Pathophysiology of Sodium Handling Flashcards Preview

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Flashcards in Pathophysiology of Sodium Handling Deck (35):

What is average daily sodium intake a day in the US? How about for a no added salt diet? Low salt diet?

3-7 g/day

4 g/day

2 g/day


How many grams is total body sodium?

50 g


How much sodium is filtered at the glomerulus per day?



What is ICF and ECF sodium concentration in mEq/L?

ICF sodium concentration - 10 mEq/L

ECF sodium concentration - 140 mEq/L


True or False: Sodium is the major and most important determinant of ECF volume



Maintenance of ECF volume determines the _____ and _____ which are important for the existence of the organism

mean arterial pressure, left ventricular filling volume


What are the sensors that respond to changes in blood volume? (5)

  1. Low-pressure baroreceptors (located on venous side)
  2. High-pressure baroreceptors (located on arterial side)
  3. Intrarenal receptors (macula densa, juxtaglomerular cells)
  4. Hepatic receptors
  5. CNS receptors


What is tubulo-glomerular feedback and glumerulo-tubular balance?

Tubulo-glomerular feedback is when increased distal delivery of sodium chloride to the macula densa increases afferent arteriolar tone and returns RBF and GFR towards normal values.

Glomerulo-tubular balance is where changes in GFR automatically induces proportional change in the rate of proximal tubular sodium reabsorption.


True or False: There are physical forces, independent of GFR, that influence the renal reabsorption of sodium between the proximal tubule and the renal interstitium as well as the renal interstitium with the efferent arteriole.



What are 4 humoral effector factors (hormones) that increase sodium reabsorption? (Antinatriuresis)

  1. Angiotensin II
  2. Aldosterone
  3. Catecholamines
  4. Vasopressin


What are 4 humoral effector factors (hormones) that decrease sodium reabsorption (natriuresis)?

  1. Natriuretic peptides
  2. Prostaglandins
  3. Bradykinin
  4. Dopamine


True or False: Activation of renal sympathetic nerves have an anti-natriuretic effect.


Nerve stimulation enhances the release of renin from the JGA.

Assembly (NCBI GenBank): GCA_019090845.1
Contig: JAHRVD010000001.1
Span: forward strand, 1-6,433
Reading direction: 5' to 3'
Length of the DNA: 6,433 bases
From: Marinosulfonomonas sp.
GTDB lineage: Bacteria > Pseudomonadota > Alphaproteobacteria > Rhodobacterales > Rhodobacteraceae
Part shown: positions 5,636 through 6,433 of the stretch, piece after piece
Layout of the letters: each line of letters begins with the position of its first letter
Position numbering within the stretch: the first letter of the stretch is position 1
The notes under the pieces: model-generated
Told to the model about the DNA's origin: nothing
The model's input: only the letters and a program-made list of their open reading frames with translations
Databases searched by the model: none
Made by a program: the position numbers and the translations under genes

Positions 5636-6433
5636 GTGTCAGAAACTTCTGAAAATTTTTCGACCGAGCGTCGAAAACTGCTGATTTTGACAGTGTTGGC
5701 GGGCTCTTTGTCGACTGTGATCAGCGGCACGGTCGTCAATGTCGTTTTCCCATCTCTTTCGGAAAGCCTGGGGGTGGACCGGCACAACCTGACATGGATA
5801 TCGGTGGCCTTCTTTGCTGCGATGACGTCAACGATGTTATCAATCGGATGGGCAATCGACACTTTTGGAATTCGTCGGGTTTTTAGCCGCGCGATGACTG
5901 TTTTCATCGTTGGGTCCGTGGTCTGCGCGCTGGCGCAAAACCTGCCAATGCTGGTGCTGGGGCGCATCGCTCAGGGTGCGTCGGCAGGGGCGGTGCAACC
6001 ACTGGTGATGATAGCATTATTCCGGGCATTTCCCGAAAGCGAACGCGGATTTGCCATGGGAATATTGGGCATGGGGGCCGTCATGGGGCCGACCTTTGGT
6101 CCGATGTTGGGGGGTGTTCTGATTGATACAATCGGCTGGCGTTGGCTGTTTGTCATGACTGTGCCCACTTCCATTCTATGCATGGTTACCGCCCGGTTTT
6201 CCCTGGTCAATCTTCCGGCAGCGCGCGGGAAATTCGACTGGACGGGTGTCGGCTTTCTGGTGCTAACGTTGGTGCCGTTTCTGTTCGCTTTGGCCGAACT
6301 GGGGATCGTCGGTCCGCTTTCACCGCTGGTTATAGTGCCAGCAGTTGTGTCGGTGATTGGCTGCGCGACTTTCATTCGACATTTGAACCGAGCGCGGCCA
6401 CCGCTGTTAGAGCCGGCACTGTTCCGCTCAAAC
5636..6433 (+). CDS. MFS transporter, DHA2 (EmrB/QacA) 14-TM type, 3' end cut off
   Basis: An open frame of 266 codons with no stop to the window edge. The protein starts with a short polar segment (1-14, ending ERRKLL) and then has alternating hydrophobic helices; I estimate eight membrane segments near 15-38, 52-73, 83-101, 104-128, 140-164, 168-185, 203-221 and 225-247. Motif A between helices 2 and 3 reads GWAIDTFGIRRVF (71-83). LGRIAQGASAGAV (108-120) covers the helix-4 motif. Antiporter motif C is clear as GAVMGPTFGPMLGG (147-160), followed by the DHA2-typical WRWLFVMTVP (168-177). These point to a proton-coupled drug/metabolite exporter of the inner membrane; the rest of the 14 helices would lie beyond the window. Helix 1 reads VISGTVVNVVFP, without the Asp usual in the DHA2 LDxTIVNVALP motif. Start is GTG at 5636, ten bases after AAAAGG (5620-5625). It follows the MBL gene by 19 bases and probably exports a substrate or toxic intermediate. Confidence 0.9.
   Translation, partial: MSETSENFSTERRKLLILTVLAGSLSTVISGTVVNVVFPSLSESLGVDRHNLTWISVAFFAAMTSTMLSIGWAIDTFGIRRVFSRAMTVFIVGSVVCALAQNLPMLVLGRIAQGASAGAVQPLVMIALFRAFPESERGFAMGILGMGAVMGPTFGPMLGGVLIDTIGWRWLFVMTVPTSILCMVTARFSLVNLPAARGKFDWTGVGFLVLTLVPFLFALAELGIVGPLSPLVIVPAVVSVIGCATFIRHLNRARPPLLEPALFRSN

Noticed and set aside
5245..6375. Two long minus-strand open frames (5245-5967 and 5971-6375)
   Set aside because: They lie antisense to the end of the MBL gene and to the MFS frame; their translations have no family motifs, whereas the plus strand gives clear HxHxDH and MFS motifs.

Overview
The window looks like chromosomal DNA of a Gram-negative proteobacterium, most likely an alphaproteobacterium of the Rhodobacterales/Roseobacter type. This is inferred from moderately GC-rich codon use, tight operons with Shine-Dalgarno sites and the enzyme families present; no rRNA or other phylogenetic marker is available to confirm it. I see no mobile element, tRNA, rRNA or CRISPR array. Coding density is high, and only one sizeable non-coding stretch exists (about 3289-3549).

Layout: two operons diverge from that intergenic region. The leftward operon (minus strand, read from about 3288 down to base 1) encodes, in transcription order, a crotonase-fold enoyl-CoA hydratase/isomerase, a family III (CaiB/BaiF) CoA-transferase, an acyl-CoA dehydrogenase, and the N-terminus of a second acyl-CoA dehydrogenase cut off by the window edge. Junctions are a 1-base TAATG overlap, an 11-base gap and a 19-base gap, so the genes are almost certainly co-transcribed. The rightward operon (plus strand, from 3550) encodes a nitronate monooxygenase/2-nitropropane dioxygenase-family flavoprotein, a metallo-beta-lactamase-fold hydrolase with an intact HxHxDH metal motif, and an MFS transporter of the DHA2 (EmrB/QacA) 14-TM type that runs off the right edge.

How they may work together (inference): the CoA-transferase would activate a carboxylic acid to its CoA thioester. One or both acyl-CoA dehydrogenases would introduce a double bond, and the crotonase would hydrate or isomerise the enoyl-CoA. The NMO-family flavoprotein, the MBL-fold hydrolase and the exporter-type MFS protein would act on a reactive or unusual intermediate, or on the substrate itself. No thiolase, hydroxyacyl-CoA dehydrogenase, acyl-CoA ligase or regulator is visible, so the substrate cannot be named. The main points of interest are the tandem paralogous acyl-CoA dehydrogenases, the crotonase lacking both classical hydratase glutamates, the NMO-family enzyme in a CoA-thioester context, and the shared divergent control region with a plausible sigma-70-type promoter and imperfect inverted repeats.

At the proximal tubule, is movement of Na across the apical membrane passive or active? How about the basolateral membrane?

It is passive across the apical membrane and active (via Na/K-ATPase) across the basolateral membrane.


What channel does Amiloride block?

Amiloride works by directly blocking the epithelial sodium channel (ENaC) thereby inhibiting sodium reabsorption in the late distal convoluted tubules, connecting tubules, and collecting ducts in the kidneys. This promotes the loss of sodium and water from the body, but without depleting potassium.


Renal losses of sodium and water can happen due to failure of effector mechanisms or intrinsic renal diseases. Name 5 examples of each.

Failure of effectors

  1. Solute diuresis, glucosuria
  2. Diuretic agents
  3. Adrenal insufficiency
  4. Selective aldosterone deficiency
  5. Mutations in sodium transporters (Bartter's & Gitelman's syndromes)

Intrinsic renal disease

  1. Non-oliguric acute renal failure
  2. Diuretic phase of acute renal failure
  3. Post-obstructive diuresis
  4. "Salt-wasting" nephropathy
  5. Tubulo-interstitial disease


What are 3 examples of extra-renal sodium and water losses?

GI tract fluid losses (vomiting, diarrhea)

Dermal fluid losses

Fluid losses into the "third space"


Are extra-renal or intra-renal losses of sodium and water more common?



What 6 things happen in the cardiovascular system and sympathetic nervous system when there is ECF volume contraction?

  1. Increased HR
  2. Increased cardiac inotropic function
  3. Systemic vascular resistance
  4. Increased angiotensin II
  5. Increased ADH (also called AVP apparently)
  6. Increased endothelin (peptides that are potent vasoconstrictors)


What 6 things happen in the kidneys when there is ECF volume contraction?